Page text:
GENEVA, N.Y. -- A federal research agency and four new businesses will be among the first enterprises to call the Cornell Agriculture and Food Technology Park home.
Cornell University officials were joined Wednesday, Nov. 16, by government and business leaders to dedicate the new, 72-acre research park, being marketed as the Technology Farm and located next door to Cornell's Agricultural Experiment Station in Geneva. The park, a nonprofit organization that has been permitted to use the Cornell name, is designed to foster the creation of innovative technologies related to agriculture, bio-based industries and food.
"Cornell University is committed to technology transfer as a potential engine for economic development, both on and off campus," said Susan Henry, the Ronald P. Lynch Dean of Agriculture and Life Sciences. "Increasingly, we will partner with new enterprises involved in cutting-edge technologies in food, agriculture and the new life sciences, as well as with other universities and high-tech industries."
"The seeds of innovation are taking root at the Cornell Agriculture and Food Technology Park," stated New York state Sen. Michael F. Nozzolio (R-Fayette), a member of the park's board of directors. "This new economic engine is just beginning to deliver on its promise of bringing new businesses and jobs to the region."
The first Technology Farm tenants will include the U.S. Department of Agriculture (USDA), Berrigen Biotechnology, Cherrypharm, Terramend and Vitis Biosciences.
The Agricultural Research Service, the USDA's chief scientific research agency, will establish a new Center for Grape Genetics Research at the park, expanding on the agency's current research unit at the Agricultural Experiment Station in Geneva. The agency is planning to begin construction in 2007 of a 59,000-square-foot research facility that will employ approximately 20 people.
All four of the new start-ups directly involve Cornell faculty members and will utilize the park's new 20,000-square-foot flexible-technology building as a place to grow new business ventures. Berrigen is a start-up business focused on the production of bio-fortified plants to improve quality and human health. Cherrypharm has been working with Cornell scientists to develop an all-natural cherry juice nutritional supplement. The company recently completed its first production run, and its founder will be creating an on-site food and beverage innovation center. Terramend is developing products that will utilize agricultural waste products for environmental remediation. Vitis Biosciences, a company with investment from Chile, is working with Cornell to develop and sell virus-resistant grapevine rootstocks to nurseries servicing the worldwide wine industry.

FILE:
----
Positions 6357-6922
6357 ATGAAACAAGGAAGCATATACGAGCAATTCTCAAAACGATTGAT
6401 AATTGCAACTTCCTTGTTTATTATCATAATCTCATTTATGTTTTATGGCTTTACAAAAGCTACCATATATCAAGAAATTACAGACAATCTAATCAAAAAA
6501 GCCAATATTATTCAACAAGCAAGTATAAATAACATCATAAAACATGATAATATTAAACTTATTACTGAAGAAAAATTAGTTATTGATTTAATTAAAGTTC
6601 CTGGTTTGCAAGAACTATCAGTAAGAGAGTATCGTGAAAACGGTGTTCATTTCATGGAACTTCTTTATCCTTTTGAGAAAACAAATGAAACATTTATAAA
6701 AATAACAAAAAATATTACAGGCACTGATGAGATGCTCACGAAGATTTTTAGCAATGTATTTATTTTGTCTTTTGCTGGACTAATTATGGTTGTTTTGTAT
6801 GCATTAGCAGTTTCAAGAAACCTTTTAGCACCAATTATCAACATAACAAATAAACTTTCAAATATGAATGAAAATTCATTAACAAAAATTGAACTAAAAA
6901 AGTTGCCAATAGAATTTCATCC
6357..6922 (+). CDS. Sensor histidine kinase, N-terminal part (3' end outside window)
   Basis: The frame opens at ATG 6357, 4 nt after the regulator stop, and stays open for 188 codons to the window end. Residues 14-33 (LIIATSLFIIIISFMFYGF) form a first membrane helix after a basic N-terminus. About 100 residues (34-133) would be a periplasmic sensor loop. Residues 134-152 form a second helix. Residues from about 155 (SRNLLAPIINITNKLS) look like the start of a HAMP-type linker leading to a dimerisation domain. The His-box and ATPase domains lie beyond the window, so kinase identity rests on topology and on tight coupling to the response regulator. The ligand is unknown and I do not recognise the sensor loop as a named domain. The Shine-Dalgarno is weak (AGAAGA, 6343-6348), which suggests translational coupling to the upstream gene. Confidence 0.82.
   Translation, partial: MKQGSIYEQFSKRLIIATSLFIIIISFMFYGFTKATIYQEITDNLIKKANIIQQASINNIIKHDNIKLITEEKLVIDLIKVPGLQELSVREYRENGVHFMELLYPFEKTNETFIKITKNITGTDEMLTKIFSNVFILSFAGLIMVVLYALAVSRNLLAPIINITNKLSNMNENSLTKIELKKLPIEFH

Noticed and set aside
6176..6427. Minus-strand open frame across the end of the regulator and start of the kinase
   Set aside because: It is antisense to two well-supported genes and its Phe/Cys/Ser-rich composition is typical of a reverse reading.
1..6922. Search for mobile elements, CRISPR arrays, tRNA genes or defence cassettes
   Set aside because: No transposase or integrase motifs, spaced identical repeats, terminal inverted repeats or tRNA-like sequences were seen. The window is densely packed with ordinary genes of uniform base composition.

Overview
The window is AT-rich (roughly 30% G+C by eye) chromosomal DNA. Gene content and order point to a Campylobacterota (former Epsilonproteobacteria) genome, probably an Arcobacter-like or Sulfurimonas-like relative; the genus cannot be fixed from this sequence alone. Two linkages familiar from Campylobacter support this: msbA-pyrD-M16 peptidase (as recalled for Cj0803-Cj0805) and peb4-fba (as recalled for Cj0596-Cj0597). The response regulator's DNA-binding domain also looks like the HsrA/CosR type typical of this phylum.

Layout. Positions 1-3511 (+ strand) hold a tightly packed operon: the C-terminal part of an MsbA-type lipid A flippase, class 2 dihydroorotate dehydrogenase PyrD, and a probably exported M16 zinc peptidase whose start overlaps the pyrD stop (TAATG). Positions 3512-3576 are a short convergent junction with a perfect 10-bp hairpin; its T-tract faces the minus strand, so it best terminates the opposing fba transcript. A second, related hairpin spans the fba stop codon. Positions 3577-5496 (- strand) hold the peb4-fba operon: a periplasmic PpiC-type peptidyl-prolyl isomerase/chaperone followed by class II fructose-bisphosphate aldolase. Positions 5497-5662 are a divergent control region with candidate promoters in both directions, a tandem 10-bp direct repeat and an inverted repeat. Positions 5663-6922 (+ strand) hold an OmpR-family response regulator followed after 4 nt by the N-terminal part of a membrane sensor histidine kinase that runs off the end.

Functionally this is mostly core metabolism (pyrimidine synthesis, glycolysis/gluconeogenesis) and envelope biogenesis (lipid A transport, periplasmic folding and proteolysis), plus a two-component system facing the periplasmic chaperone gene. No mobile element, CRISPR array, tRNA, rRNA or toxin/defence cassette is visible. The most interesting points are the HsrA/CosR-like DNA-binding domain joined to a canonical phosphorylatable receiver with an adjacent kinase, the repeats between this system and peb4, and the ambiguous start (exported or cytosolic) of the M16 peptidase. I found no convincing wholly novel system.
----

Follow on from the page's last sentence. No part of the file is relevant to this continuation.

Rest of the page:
"We are pleased to welcome these new partners to the Technology Farm. We look forward to working with each of them and helping them capitalize on the world-class research taking place at Cornell," said Daniel J. Fessenden, the park's executive director. "We invite other businesses, entrepreneurs and agencies to contact us to find out more about the strategic opportunities that exist at the Cornell Agriculture and Food Technology Park."
The park is the result of nearly 10 years of planning by Cornell, the city of Geneva and Ontario County. Since 1985, more than $8 million in local, state and federal funding has been raised to complete phase-one construction of the park. The park has received considerable support from New York State Electric and Gas Corp., plus state and federal legislators.